Relapse occurred in 24% of patients with AIP treated with steroid, and it occurred within 6 months after medication in 32%, within 1 year in 56% and within 3 years in 92%. Although it still remains unclear what are useful predictive findings for relapse, it has been reported that markedly elevated serum IgG4 levels and the presence of bile duct stenosis were predictive factors for relapse of AIP.8 To our knowledge, patients complicated with extrapancreatic lesions such as stenosis of the proximal extrahepatic or intrahepatic bile duct or retroperitoneal fibrosis seem to take longer to achieve remission. In the present study, the patients with elevation of serum IgG4 levels during remission showed persistent abnormalities of the pancreatic and/or bile ducts and more frequent relapses than in those with normalised serum IgG4 levels. Furthermore, in 69% of relapsed patients during maintenance treatment, re-elevation of serum IgG4 levels was detected. Serum IgG4 levels at remission and during follow-up may accordingly be useful to predict or detect relapse earlier.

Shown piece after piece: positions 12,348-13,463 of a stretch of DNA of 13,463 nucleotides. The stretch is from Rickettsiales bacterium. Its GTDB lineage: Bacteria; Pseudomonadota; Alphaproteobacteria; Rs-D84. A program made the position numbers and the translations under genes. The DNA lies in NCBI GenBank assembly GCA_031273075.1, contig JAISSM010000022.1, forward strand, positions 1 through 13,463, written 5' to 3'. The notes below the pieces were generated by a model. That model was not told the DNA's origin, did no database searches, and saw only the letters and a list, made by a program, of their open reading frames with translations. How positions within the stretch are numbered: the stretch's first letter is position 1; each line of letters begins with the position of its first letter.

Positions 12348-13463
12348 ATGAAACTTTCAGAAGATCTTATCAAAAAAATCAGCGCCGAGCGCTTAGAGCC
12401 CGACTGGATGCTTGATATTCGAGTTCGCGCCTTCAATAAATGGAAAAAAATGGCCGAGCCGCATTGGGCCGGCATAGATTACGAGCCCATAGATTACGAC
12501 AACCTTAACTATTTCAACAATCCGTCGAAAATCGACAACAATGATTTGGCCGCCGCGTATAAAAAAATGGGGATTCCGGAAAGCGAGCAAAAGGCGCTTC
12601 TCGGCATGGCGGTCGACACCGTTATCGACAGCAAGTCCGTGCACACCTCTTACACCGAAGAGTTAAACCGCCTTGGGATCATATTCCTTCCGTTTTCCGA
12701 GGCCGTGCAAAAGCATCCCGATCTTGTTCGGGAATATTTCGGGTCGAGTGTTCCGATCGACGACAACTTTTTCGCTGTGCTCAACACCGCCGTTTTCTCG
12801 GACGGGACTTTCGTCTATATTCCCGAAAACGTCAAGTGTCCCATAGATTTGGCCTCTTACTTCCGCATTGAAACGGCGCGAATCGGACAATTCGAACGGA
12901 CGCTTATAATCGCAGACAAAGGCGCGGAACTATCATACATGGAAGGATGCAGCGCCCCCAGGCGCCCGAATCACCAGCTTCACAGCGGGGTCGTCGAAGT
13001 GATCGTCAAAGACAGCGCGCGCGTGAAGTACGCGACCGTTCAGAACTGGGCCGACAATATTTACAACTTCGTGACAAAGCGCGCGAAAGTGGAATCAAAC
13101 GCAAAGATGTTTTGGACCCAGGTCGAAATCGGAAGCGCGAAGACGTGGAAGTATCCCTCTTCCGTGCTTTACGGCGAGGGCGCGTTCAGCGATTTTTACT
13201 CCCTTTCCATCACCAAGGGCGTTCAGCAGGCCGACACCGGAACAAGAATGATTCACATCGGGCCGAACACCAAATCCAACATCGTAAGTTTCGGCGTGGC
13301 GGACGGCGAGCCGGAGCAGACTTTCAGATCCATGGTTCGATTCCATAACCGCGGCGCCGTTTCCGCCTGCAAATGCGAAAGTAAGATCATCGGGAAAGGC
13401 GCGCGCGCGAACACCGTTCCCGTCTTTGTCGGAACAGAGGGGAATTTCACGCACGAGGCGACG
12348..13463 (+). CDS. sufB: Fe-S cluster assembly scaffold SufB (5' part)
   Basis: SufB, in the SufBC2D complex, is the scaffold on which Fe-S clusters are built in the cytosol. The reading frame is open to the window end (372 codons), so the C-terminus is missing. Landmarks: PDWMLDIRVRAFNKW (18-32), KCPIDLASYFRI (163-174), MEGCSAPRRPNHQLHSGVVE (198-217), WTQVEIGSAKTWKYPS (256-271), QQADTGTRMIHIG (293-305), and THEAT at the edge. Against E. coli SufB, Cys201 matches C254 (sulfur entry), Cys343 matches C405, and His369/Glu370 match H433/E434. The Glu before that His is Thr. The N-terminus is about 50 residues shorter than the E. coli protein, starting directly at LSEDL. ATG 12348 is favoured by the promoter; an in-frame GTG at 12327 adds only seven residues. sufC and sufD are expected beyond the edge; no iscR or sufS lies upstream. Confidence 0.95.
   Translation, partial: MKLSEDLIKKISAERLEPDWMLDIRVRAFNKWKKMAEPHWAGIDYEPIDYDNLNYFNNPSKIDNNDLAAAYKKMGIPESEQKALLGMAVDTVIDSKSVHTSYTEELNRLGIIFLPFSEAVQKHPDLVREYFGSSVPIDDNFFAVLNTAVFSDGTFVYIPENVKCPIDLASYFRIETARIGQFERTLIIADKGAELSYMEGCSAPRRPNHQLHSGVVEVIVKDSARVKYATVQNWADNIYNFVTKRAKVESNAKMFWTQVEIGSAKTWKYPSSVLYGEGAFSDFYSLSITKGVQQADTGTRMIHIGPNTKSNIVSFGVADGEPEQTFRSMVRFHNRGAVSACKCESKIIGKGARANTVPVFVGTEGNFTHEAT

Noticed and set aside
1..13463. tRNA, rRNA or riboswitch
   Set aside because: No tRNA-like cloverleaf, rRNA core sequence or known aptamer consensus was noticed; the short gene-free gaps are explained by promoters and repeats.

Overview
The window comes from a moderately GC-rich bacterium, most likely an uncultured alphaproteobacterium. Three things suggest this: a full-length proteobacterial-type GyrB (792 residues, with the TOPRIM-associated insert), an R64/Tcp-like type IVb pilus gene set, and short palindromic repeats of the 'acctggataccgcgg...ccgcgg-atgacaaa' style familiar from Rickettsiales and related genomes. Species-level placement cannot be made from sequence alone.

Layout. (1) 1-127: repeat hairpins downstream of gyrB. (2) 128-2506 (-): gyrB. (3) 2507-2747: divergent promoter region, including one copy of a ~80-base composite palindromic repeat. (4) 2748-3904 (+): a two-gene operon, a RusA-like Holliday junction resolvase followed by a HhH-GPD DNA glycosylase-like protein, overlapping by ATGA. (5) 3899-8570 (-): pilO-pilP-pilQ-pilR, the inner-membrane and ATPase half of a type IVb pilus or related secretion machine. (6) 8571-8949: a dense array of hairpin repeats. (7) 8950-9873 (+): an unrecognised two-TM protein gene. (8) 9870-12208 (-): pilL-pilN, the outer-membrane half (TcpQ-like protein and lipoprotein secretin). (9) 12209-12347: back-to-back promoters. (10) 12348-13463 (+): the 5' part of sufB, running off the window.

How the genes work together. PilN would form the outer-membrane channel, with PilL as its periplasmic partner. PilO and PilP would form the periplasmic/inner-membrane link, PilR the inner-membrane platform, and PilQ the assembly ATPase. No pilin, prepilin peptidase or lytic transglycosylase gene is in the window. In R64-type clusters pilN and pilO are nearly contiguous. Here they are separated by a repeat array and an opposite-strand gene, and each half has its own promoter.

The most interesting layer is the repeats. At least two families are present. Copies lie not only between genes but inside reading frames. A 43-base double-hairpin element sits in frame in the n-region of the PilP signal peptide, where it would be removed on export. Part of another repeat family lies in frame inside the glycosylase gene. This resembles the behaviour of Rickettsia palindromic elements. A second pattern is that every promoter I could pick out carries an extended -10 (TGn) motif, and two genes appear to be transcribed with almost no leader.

To prevent relapse, maintenance treatment (5 mg/day) is recommended in almost all patients treated with steroid for at least about 6 months. However, as patients with AIP are typically elderly and are at high risk of developing steroid-related complications, such as osteoporosis, DM and pneumonia, cessation of the medication should be tried. In patients showing complete improvement of cholangiopancreatogram, 1 year after initial administration of steroid, maintenance treatment can be withdrawn. Stopping maintenance treatment should be planned within at least 3 years, because of a lower relapse rate after 3 years. After stopping medication, patients should be followed-up for relapse of AIP. In most recurrent cases, re-administration or dose-up of steroid is effective. In these cases, longer maintenance treatment is necessary to prevent repeated relapse. Therefore, we think that it is now necessary to reduce the relapse rate. Careful, long-term follow-up is also necessary, since pancreatic cancer developed in three patients 3, 3.5 and 5 years after onset of AIP, respectively. On the other hand, 23% of patients with AIP relapsed despite maintenance treatment. We need to identify more useful alternative approaches to maintain remission.